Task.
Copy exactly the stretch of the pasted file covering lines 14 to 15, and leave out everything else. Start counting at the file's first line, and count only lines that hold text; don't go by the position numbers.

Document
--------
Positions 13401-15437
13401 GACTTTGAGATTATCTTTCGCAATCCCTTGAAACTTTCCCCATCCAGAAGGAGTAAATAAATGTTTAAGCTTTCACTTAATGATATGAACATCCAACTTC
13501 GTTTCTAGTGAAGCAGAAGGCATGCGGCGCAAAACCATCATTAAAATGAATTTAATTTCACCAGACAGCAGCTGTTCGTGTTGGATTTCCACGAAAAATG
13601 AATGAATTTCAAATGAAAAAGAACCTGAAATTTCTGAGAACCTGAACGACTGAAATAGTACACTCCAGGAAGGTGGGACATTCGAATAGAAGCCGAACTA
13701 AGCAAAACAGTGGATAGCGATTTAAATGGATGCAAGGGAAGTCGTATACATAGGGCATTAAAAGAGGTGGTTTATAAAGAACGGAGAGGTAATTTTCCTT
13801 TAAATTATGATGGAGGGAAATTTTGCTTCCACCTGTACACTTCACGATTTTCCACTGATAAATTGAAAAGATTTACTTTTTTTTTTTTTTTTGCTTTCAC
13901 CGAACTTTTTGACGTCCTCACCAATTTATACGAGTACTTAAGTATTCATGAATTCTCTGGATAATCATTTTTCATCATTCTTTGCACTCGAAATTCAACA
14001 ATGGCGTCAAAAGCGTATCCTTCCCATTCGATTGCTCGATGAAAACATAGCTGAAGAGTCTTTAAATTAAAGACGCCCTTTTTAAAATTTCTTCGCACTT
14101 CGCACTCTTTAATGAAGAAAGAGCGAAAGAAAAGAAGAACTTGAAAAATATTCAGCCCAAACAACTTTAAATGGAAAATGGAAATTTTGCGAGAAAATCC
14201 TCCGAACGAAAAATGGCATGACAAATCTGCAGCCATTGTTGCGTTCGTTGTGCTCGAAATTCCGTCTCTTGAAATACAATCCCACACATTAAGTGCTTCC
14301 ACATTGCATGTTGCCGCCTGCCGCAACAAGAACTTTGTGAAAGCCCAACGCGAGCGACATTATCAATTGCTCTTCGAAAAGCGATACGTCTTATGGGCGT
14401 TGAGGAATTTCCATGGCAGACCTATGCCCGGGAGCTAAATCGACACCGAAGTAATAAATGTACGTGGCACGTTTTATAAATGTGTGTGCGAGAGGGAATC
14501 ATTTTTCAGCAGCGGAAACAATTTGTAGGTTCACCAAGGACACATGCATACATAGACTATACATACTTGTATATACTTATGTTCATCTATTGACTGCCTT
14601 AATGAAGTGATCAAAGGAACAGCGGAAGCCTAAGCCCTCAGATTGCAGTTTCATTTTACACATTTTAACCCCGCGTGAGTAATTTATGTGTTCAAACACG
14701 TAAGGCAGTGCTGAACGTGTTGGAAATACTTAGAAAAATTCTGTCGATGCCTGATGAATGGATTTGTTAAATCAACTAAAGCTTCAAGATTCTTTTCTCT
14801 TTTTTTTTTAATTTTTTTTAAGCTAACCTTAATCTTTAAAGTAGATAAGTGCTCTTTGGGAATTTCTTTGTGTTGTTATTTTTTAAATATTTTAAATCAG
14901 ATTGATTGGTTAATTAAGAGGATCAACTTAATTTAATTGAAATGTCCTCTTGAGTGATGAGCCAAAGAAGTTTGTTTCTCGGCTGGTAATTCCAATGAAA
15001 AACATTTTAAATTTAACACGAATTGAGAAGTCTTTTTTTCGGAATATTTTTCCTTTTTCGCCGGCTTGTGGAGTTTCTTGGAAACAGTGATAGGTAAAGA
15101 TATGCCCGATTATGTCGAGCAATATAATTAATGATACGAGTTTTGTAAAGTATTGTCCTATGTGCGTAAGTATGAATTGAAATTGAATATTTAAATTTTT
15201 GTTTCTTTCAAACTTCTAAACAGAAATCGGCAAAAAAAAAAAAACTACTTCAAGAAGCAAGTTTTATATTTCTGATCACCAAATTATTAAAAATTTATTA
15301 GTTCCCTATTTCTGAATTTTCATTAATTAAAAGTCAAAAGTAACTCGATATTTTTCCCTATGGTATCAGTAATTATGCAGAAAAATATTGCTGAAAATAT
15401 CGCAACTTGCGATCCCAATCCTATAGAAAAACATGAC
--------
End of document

14601 AATGAAGTGATCAAAGGAACAGCGGAAGCCTAAGCCCTCAGATTGCAGTTTCATTTTACACATTTTAACCCCGCGTGAGTAATTTATGTGTTCAAACACG
14701 TAAGGCAGTGCTGAACGTGTTGGAAATACTTAGAAAAATTCTGTCGATGCCTGATGAATGGATTTGTTAAATCAACTAAAGCTTCAAGATTCTTTTCTCT